Corn steep liquor (CSL) obtained from a corn wet milling operation was subjected to ultrafiltration using an Amicon TC-1 ultrafiltration system with 6-inch diameter membranes. The ultrafiltration was carried out at a temperature of about 60°-63° C. under 50 pounds pressure with a pump setting of approximately 5 which provides a flow rate to the membrane of approximately 1000-1200 milliliters per minute. Several membranes were used as shown in Table III.
The retentates obtained from the ultrafiltration step were treated with a 10% aqueous slurry of calcium hydroxide to obtain a pH of about 6.0-6.3 and the precipitate was filtered from the retentates. One milliliter of 15% trichloroacetic acid was added to one milliliter of diffusate to determine if proteins were present in the diffusate.
The data obtained are summarized in Table III:
TABLE III__________________________________________________________________________1 2 3 4 5 6 7 8 9 Protein (% Dry Basis) Unexpected Retentate after Protein Diffusate Diffusate Flux Original Retentate after Ca(OH)2 b Gain ReactionSamplea Membrane Volume (GFD) CSL Ultrafiltration Found Anticipatedd (7)-(8) to__________________________________________________________________________ TCAcCSL Abcor WRP 0.94 14.4 47.9 65.8 76.6 70.6 6.0 NegativeCSL Abcor WRP 1.01 8.5 47.3 69.1 82.8 73.9 8.9 NegativeCSL Amicon XM-50 0.98 16.8 48.4 65.4 74.7 70.2 4.5 Slightly PositiveCSL Amicon PM-30 1.03 25.0 45.2 66.6 76.2 71.4 4.8 TraceCSL Amicon PM-30 1.27 15.9 49.2 73.4 83.5 78.2 5.3 TraceCSL Abcor WRP 1.22 14.3 47.2 74.7 82.9 79.5 3.4 NegativeCSL Amicon PM-30, PM-10 1.25 22.0 48.3 68.2 87.3 73.0 11.3 TraceCSL Abcor HFM 1.19 37.0 50.0 57.3 61.1 62.1 -1.0 Strong*__________________________________________________________________________ a Ultrafiltration conditions: bath temperature 60°-63° C., 50 psi, pump setting 5.5 (approximately 1000-1200 ml/min.). Amicon TC-1 UF system with 6" diameter membranes. .sup. b Retentates treated with 10% aqueous slurry of Ca(OH)2 to pH 6.0-6.3 and filtered. c TCA Reaction - one milliliter 15% trichloroacetic acid (TCA) to on milliliter of permeate. .sup. d Anticipated value = Protein of retentate after ultrafiltration plus the average net gain in protein obtained by Ca(OH)2 treatment o original CSL (see Table I -- this value is 4.8%). *The diffusate exhibited a strong response to trichloroacetic acid indicative of the passage of protein which explains the relatively low protein content of the retentate:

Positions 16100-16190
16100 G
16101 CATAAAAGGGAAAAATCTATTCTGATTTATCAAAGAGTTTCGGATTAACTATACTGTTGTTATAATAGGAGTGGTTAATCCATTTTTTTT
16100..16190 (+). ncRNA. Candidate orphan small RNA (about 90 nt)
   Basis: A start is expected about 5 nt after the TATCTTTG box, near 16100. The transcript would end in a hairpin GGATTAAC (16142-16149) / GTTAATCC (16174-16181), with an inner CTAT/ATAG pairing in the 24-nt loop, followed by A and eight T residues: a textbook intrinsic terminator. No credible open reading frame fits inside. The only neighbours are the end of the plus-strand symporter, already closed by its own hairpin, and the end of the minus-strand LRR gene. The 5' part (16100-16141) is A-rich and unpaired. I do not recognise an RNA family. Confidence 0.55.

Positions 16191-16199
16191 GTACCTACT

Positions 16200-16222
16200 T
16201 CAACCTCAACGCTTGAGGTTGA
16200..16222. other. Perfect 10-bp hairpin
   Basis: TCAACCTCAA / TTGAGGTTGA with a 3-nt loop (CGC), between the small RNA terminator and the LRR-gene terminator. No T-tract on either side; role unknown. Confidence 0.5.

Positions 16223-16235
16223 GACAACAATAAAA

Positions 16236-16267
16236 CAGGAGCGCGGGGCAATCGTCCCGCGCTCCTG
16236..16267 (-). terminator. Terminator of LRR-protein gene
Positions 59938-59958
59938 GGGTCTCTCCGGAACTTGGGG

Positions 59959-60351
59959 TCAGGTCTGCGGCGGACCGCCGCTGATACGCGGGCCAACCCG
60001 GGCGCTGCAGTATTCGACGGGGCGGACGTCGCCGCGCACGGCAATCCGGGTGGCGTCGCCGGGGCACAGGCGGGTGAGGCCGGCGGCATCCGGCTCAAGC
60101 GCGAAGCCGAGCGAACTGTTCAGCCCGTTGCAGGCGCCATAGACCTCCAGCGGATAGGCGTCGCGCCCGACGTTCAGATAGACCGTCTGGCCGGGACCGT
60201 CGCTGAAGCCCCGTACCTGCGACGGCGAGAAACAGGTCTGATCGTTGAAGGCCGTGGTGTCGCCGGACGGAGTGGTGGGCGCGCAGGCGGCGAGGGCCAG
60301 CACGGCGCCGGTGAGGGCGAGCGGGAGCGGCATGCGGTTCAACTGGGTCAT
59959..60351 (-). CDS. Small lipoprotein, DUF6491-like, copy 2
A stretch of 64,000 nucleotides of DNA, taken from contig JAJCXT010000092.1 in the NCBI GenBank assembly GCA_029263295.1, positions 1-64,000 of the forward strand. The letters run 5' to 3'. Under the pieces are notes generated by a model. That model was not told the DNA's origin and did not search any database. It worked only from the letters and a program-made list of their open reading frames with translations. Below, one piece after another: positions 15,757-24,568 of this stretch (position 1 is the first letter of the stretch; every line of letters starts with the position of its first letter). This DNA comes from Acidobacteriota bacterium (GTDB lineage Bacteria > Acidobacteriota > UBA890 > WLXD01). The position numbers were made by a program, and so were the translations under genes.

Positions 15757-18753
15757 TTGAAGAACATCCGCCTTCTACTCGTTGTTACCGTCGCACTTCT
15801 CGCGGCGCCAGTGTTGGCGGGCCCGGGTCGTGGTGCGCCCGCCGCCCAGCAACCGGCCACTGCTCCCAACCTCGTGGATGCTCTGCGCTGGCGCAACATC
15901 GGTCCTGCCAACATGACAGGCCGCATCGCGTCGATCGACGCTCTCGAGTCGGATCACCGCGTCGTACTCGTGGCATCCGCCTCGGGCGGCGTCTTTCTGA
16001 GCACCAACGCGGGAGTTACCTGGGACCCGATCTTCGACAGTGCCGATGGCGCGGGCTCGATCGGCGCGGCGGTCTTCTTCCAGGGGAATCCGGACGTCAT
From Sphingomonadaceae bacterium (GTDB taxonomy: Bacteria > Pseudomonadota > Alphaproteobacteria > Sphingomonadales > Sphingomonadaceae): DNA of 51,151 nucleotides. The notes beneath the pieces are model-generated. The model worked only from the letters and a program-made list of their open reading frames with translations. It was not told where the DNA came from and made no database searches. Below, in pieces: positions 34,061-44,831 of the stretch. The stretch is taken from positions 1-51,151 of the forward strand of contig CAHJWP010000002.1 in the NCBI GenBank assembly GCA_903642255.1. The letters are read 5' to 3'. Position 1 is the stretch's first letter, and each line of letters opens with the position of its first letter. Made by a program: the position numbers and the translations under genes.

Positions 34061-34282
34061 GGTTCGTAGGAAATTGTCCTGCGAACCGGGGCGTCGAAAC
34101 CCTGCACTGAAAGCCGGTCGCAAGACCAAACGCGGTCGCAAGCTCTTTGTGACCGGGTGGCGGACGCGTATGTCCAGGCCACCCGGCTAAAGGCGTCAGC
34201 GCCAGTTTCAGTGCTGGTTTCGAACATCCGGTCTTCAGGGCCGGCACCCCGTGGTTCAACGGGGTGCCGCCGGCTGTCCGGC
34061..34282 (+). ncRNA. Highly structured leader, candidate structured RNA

In Example 3, the average increase in protein content resulting from the calcium hydroxide treatment of corn steep liquor was found to be 4.8%. In Table III in Column 8, the anticipated protein value is the protein content of the ultrafiltration retentate plus the 4.8% average net gain of protein obtained by calcium hydroxide treatment. The results of Table III show an unexpected gain in protein which is greater than would be expected based on the ultrafiltration and calcium hydroxide precipitation treatments separately.